My state of general wonder
“Not until years later would I realize that my state of general wonder throughout this process, peppered though it was with fear and doubt, would help preserve my sanity through the events that followed.” — Hilary Tindle
Sometimes I will hear or read a sentence that rings so true in my own experience that I feel I could have written it myself. That was how I felt when I read Dr. Tindle’s words quoted above. She was describing the open heart surgery she underwent as a young woman, long before she became a physician herself. When she sought medical help for what she thought was a routine complaint about feeling tired, she was shocked to be told that she had lived all her life with an undiscovered, life-threatening congenital heart defect that required immediate correction.
What Tindle describes as a “state of general wonder” has been a powerful ally for me. In fact, at 61 years and counting, I think that one of the best metaphors for my life is an image of myself being perched on a three legged stool. One leg would be fear and doubt, one would be conviction and determination, and one would be pure wonder, the memories of which go back at least as far as any others I can remember. Though that three-legged stool sits on the firm foundation of faith and trust, each of those three legs are closely related to the foundation, and have been integral to my existence.
The fear and doubt have forced me to rely upon what meager courage and critical thinking I can muster. As with any skill, these traits grow stronger with use, even when they start in complete inadequacy. The conviction and determination have enabled me to keep going even when I thought I would never last. But the wonder is arguably the best of all: a source of refreshment and delight, making it all worthwhile. Even in the worst situations, some part of my mind is awed by the complexity of human survival, and inspired by glimpses of grace and courage that hardly anyone else will ever know about.
I first noticed wonder partially offsetting my fear when Matt, as a tiny infant, had his first echocardiogram. The doctor was able to see and describe his beating heart (with large atrial and ventricular defects, and two bad valves) in amazing detail. Despite the dread of my baby’s impending open heart surgery, and our very reasonable fears for his life, there was a fascination of what might be possible that transcended the panic I felt. In a similar way, Matt’s developmental challenges opened my eyes to the stunning intricacy of “typical” early child development, which I had taken for granted with our first son. The therapeutic exercises and tasks that might have felt like drudgery became an absorbing new world to explore, and ordinary milestones became delayed but usually victorious crossings of one marathon finish line after another.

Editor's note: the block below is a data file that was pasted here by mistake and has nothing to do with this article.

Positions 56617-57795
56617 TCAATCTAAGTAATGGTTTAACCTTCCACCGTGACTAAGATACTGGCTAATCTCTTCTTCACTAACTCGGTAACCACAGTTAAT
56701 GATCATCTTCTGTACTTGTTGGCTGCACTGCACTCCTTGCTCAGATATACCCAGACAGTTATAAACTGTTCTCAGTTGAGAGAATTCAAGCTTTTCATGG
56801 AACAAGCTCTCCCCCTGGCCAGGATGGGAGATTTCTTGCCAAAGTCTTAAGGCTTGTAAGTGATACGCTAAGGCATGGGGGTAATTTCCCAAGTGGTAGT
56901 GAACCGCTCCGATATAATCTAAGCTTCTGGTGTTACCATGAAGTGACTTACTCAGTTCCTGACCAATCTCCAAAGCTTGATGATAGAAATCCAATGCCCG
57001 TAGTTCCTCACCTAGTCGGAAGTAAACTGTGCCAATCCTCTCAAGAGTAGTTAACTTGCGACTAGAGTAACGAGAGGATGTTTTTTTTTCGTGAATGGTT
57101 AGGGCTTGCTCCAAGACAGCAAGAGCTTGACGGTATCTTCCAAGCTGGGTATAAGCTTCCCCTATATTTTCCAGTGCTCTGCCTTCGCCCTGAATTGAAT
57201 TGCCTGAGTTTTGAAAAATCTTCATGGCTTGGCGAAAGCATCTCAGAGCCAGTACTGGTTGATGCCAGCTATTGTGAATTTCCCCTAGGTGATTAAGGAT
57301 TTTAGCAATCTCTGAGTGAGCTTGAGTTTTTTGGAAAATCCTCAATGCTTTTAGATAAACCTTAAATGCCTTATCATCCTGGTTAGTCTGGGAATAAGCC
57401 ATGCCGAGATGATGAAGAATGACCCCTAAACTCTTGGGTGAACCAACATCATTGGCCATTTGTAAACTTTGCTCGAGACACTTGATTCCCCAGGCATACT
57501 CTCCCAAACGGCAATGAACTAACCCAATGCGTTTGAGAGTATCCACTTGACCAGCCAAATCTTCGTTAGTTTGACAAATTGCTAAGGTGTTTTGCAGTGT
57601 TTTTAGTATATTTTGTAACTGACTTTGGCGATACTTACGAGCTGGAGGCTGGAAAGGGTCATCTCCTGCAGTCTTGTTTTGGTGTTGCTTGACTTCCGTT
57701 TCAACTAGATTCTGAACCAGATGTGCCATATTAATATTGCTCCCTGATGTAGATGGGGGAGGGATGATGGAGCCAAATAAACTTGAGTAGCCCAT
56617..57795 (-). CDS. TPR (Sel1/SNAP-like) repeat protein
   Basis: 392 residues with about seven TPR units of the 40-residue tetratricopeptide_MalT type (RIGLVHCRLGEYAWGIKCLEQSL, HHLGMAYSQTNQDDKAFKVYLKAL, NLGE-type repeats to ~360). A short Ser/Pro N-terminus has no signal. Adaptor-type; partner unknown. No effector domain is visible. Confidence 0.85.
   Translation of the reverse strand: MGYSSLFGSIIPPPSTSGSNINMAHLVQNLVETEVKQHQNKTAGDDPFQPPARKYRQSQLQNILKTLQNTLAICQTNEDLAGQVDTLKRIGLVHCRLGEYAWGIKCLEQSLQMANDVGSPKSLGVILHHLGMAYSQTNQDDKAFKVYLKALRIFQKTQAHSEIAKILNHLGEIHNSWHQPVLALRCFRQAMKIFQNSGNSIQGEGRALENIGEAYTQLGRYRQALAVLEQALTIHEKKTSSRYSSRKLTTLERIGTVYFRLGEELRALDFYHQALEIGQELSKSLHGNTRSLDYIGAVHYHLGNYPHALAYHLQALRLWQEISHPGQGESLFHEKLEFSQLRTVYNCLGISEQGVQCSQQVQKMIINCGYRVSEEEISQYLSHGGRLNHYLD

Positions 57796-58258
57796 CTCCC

Despite the devastating sorrow of Jeff’s terminal diagnosis, and as painful as it was to watch all that he suffered, I was often carried away with wonder at his physical, spiritual and mental stamina. My awe of his exceptional nature has only grown over time, as moments that were lost to conscious awareness during times of urgency and crisis come back to me now in vivid detail, often without warning. These “flashback” experiences, which I imagine are common among survivors of anyone who fought a hard battle over several years, continue to flood me with grief and panic. But tucked amid the anguish and anxiety, there sparkles the ever-growing wonder at how blessed I was to be married to such an extraordinary person for all those years.
Wonder is not limited to traumatic situations, of course– and how thankful I am for the everyday moments that surprise me with humor, joy, beauty or mystery. The ability to notice and marvel at magnificent details, cleverly disguised as normal aspects of ordinary life, is a skill that most of us are born with, I believe. Just watch any toddler closely and you’ll see what I mean. But sadly, we often fail to cultivate that trait as assiduously as we do the more prestigious or marketable talents, and it tends to atrophy as we age.
Dr. Tindle is right, though– wonder is a sanity-preserver in bad times, and multiplies our happiness in good times. I encourage you to incorporate into each day a few moments to exercise your “state of general wonder.” Besides being good for you, it’s fun and remarkably easy, once you get the hang of it. As Marlene says, I wish you a wonder-filled day! Feel free to share some of your wondrous observations here.